The Bell Jar by Sylvia Plath

The Bell Jar by Sylvia Plath | WaterstonesI was convinced that I read The Bell Jar in my mid-teens, and that this time around I'd be re-reading it as an adult. Upon starting it, I soon realised that I hadn't actually read it at all, although I knew quite a lot about it and am familiar with Sylvia Plath's poetry.

Still, I'm glad I've now read it and sorry that I didn't read it before, because it's excellent, and despite the subject matter (which includes severe mental illness and a lot of discussion of suicide, so if these are things you know will be upsetting for you to read about, do proceed with caution) actually surprisingly entertaining. I fully expected to finish this book and feel slightly depressed by it, and all I can say is that I really didn't.

The main character, Esther Greenwood, is a college student from middle-class Boston who aspires to become a writer, and has been selected for a summer internship programme at Ladies' Day, an up-market women's magazine in New York. It's 1953, and the interns are treated like a cross between debutantes and pupils at an elite boarding school, housed in a single-sex hotel, sent en masse to society events and given identical make-up sets to wear. On the face of it, the parties, dinners and camaraderie, not to mention the general buzz and sophistication of 1950s New York, sound incredibly glamorous, but Esther is curiously detached from the excitement, observant but dispassionate. Her experiences are always tarnished or disappointing, the impressions of those she meets are largely negative, and she seems to be taking ill-calculated risks. A lavish lunch - at which Esther seems to be somewhat compulsively over-eating - ends in all the interns being taking severely ill with food poisoning. A country club party Esther attends with her wild, cynical colleague Doreen ends in an attempted rape.

Perhaps the best-known part of the novel is Esther's descent into a severe depressive episode - which might have been preceded by a manic phase; her diagnosis is unclear - that sees her sent back to Boston to live with her mother, and ultimately to a psychiatric hospital, where her treatment is punishingly drastic. The novel is largely autobiographical and Plath describes Esther's state of mind and the suffocating fog of depression with exceptional clarity and accuracy, and the book has a reputation as being a favourite among young, angsty women. And of course, reading The Bell Jar knowing that Plath later took her own life - and did so after a painfully difficult marriage to Ted Hughes, who hurt her very deeply - does make some of what the book describes, including the way that Esther feels about men as well as her mental breakdown, all the more poignant.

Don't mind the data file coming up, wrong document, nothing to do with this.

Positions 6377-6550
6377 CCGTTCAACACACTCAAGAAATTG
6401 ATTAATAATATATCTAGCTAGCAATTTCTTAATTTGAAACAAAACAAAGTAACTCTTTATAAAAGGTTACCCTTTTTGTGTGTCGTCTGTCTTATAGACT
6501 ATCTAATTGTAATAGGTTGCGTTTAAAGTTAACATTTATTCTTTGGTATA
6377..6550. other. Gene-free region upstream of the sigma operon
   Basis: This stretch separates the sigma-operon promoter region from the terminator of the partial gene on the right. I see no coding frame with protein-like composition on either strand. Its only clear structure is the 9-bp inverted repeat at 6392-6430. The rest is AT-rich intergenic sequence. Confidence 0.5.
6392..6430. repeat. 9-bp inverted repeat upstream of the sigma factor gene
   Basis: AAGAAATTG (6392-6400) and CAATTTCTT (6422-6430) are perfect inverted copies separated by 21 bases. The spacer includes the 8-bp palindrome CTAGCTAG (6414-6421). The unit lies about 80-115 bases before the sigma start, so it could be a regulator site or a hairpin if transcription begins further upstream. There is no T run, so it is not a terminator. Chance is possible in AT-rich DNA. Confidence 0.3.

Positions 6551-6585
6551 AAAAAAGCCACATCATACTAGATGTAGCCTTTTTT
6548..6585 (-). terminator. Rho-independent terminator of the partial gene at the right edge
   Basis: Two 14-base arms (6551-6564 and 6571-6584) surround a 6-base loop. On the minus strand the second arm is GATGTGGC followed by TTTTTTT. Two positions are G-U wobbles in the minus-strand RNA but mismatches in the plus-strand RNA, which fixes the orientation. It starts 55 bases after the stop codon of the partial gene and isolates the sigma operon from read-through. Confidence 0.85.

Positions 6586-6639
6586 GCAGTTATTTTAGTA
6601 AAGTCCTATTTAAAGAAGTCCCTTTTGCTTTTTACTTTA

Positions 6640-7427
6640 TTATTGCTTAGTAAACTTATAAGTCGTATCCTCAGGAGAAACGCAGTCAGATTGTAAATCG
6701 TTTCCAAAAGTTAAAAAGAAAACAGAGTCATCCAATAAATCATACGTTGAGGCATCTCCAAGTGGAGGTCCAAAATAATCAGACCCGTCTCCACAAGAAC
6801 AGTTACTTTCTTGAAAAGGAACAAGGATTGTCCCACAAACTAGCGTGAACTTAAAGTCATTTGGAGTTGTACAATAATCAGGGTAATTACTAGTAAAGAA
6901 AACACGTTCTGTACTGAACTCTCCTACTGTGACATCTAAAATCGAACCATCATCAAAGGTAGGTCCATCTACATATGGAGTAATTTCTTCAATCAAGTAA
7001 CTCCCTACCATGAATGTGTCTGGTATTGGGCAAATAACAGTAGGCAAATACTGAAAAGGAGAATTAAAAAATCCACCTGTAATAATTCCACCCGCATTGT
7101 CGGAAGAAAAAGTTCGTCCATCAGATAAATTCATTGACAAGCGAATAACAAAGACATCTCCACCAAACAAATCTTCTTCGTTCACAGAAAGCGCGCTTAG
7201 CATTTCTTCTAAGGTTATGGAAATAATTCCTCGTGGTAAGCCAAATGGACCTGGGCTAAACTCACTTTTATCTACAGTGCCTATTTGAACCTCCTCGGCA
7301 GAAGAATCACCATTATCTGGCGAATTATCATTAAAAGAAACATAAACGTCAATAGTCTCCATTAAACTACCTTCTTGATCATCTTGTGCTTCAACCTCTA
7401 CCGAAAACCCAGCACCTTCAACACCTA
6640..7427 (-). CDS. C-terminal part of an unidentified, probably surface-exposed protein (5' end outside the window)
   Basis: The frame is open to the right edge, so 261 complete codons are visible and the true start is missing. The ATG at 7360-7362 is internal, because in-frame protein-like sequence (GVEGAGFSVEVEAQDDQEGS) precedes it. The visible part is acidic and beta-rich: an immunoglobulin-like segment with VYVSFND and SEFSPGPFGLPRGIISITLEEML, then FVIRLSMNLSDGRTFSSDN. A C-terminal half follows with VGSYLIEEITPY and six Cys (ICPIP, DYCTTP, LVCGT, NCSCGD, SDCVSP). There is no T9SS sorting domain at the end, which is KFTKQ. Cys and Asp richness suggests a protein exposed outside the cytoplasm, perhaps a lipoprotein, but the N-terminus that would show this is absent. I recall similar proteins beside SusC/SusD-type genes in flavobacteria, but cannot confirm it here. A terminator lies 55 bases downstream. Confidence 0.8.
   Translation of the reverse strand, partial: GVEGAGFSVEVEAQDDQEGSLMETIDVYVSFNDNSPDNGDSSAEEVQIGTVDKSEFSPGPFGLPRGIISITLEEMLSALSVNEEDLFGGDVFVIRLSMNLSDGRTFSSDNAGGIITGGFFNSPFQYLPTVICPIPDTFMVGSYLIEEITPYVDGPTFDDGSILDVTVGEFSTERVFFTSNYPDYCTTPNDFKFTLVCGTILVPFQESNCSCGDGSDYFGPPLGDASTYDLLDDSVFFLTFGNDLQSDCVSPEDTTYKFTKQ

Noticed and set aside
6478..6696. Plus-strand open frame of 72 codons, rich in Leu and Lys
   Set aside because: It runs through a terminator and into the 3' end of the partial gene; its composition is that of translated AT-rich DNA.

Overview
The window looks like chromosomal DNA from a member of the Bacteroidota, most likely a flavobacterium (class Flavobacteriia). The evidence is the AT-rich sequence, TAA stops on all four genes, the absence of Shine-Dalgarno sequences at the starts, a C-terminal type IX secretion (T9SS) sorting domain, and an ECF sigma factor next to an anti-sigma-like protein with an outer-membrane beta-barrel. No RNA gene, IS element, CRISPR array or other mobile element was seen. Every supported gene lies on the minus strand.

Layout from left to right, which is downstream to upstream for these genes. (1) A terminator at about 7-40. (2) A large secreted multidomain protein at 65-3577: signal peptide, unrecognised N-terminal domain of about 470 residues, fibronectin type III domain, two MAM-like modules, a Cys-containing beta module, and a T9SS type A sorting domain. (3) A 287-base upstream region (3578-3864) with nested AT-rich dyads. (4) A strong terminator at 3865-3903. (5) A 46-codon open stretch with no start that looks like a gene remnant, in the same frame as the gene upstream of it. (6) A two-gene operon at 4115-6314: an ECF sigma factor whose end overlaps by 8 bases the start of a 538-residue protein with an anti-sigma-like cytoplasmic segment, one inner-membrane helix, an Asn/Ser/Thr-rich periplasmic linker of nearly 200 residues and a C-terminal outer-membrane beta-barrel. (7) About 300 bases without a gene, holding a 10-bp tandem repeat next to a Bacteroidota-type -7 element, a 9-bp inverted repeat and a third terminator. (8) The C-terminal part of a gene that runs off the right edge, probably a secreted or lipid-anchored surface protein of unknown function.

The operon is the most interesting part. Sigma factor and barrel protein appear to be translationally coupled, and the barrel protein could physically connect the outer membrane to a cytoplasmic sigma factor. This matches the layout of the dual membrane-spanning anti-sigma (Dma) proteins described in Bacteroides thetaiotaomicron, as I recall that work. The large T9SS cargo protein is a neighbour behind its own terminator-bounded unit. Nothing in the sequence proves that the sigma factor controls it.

And yet what people rarely tell you about The Bell Jar is that it's also really quite funny. Esther's honesty as a narrator, her wry detachment and her writer's eye for detail make for a sharp, witty, narrative. It can't be denied that there are many dark moments, and life under 'the bell jar', as Esther refers to her depression and the way it closes her off from the world around her, is painfully difficult. But Esther is so frank and articulate, and has such a keen sense of the absurd and the grotesque, that the book doesn't, to me, feel anything like as bleak as expected. It never descends into melodrama - even bizarre or traumatic incidents are described with an eloquent calmness, almost flippancy.

And it's also surprisingly, dare I say it, quite glamorous. There was some dissent among Plath fans when an edition of The Bell Jar was brought out with a cover that showed a woman applying lipstick in a 1950s compact mirror, as if that trivialises Plath's serious work and the strong feminist message that runs throughout as Esther contemplates the limits that being female places on her life choices. But in fact, this is a book set in a glamorous world, and Esther talks a lot about clothes, and makeup, and appearances - what they conceal, what they reveal, and how they can both empower and oppress.

Plath was, of course, well-known as a poet, and every word, every description, every metaphor and simile in The Bell Jar has been chosen with incredible care - and yet it's an effortless read, and one which I'm sure I'll return to again.